In Albuquerque, this Hall of Famer is entered in the 60, 200, and 400.


Brandi Bernert: Denver, Colorado, age 38: This ex-Colorado State University hotshot can still motor with the best of them; even collegians should watch out. In the 2013 outdoor worlds in Brazil, Brandi threw down a 12.33 in the 100 and a 25.35 in the 200, both good for a gold medal. Two years later, at Lyon worlds, she finished third in the 100 at 12.66, but against a significant wind (-2.2 mps). Currently, she is the American indoor record holder in the 60 dash for the 35-39 category at a marvelous 7.75 seconds, which she achieved in winning gold at the 2014 world indoor masters. Brandi will compete in the 60 and 200 at Albuquerque.

Sonja Friend-Uhl: Brentwood, Tennessee, age 44. A former standout at the College of William and Mary and a participant in the 2000 Olympic Trials, Sonja has turned out to be an outstanding masters performer. In 2011 she won both the 800 and 1500 at the outdoor world championships in Sacramento, and she is currently the world indoor record holder in the mile for women aged 40-44 at 4:44.81 while also being the listed American outdoor record holder for that age group in the 1500 with a fabulous 4:16.99. At Albuquerque, Sonja will compete in the 400 and 800 but will skip the 1500.

Rachel Guest: Surprise, Arizona, age 40.  Rachel has quickly emerged as one of the most formidable U.S.  masters in the all-around events; she currently holds the W35 indoor mark for the pentathlon and the W40 outdoor mark for the heptathlon, which she set in finishing second last year at the worlds in Lyon.  Also at the Lyon World Masters, Rachel won the 80 hurdles in brilliant fashion (11.67 seconds).  At Albuquerque, Rachel will compete in the 60 hurdles and the pentathlon, the latter with an eye on a possible American or even world mark.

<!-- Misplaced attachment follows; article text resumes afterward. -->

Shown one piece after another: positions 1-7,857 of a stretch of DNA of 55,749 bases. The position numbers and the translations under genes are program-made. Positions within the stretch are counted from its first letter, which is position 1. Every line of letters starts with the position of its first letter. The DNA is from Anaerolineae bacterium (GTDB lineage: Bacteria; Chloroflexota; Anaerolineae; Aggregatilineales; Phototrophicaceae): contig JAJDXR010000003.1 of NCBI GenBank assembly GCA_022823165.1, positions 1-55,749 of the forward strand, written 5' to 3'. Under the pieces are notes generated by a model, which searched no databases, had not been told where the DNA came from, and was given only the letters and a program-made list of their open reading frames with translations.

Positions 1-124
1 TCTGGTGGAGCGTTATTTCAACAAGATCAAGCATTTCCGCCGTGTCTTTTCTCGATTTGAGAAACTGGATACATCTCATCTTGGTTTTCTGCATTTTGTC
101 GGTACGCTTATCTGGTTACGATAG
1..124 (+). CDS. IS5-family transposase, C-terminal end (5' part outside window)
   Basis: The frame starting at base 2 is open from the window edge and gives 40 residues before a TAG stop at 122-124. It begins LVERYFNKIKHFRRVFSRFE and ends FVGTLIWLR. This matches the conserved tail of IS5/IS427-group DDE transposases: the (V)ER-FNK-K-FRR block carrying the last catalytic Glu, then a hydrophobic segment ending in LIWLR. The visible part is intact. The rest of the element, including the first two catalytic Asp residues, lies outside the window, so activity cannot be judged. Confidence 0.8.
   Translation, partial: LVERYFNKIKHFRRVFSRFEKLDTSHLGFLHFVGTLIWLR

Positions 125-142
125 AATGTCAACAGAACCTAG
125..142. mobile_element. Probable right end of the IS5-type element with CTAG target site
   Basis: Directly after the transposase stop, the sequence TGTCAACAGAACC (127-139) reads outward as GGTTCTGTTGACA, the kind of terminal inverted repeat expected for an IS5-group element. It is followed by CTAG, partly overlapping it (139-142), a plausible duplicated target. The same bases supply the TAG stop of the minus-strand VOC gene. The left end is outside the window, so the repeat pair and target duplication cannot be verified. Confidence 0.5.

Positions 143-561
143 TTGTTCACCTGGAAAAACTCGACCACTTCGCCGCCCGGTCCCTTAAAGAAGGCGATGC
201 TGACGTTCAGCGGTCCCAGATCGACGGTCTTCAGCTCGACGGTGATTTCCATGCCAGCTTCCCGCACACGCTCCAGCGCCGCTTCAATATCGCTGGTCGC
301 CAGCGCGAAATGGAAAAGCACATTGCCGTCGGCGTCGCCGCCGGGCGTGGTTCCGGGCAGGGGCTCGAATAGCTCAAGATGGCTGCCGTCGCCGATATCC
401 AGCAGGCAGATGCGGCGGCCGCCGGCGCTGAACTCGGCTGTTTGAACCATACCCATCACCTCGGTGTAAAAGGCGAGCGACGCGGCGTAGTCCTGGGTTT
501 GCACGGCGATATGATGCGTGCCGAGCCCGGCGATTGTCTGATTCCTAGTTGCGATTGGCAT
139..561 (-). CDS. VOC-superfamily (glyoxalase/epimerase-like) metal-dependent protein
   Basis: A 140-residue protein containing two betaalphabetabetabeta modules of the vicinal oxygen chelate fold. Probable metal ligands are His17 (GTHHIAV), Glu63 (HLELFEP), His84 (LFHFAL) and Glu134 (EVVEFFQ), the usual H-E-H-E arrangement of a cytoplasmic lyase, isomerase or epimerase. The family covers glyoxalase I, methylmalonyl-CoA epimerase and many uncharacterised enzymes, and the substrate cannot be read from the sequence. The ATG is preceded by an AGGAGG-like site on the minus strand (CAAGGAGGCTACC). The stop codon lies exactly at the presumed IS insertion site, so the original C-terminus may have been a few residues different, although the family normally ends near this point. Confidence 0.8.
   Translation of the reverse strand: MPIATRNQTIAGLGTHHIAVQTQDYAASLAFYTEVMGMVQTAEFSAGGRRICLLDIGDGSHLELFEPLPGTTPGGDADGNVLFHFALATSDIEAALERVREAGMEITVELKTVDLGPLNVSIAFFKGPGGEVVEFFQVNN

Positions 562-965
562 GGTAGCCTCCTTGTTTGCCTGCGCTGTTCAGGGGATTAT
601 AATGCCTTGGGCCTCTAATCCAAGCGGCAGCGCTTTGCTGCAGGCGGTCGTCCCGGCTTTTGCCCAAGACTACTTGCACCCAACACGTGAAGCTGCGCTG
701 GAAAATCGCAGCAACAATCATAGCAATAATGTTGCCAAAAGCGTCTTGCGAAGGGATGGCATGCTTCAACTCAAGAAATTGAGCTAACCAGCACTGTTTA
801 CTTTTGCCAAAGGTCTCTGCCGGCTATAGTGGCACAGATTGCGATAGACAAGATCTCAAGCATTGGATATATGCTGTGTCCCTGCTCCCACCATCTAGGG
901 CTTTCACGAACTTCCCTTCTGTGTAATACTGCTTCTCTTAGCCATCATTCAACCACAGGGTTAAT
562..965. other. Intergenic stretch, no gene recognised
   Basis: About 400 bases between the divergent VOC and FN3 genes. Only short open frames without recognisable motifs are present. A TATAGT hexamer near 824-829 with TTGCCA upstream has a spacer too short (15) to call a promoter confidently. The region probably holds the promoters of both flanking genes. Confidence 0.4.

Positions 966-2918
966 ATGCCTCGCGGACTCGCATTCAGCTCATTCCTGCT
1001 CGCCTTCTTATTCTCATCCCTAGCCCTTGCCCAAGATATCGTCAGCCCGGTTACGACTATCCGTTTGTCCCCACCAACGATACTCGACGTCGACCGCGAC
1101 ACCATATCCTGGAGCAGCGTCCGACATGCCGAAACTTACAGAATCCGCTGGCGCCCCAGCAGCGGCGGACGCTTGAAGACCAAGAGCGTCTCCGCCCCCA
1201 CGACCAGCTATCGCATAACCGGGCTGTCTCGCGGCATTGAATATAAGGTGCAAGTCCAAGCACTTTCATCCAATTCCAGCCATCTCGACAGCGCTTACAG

Emmanuelle McGowan: Hanover Park, Illinois, age 47. A rapidly rising star in U.S.  masters track and field, Emma, who was born in France but is now a U.S.  citizen, recently ran 59.30 in the 400 for a pending American indoor record in the 45-49 division.  At Lyon, France, last year, she won the world title in the 100 (12.85, but the wind was -1.9 mps) and finished second in the 200 (25.91) and 400 (59.02).  At Albuquerque, Emma will try for gold in the 60, 200, and 400.

Renee Shepherd: Merchantville, NJ, age 51.  No doubt one of the four best female sprinters in American masters history, Renee, who ran for the University of Pittsburgh, co-owns (with Phil Raschker) the American record outdoors in the 100 for W40 at 12.31 and has the W45 American mark with a preposterous 12.10.  In the 200, her American outdoor mark for W45 is 25.28.  Indoors, she holds the American marks in three consecutive age groups in the 60 dash: W40, 7.78; W45, 7.86; and W50, 8.03.  In the 200, her American indoor marks are 25.34 for W40 and 25.47 for W45.  Yes, Renee doesn’t slow down much as she moves up through the age classifications.  At Albuquerque she will compete in her signature events, the 60 and the 200, as well as the 400.

Carol Finsrud: Lockhart, Texas, age 59.  Carol last competed in the US Olympic Trials in 2000, but she remains a formidable thrower.  Her performances in the discus have been remarkable, and she owns, almost unbelievably, the official outdoor American marks in that event for five consecutive age groups: W35, W40, W45, W50, and W55, albeit the W35 mark has been exceeded.  But in this meet they will throw indoors, and Carol will acquit herself very well in that environment as well. A member of the Masters Hall of Fame, she will be competing in the shot put, weight throw, and superweight.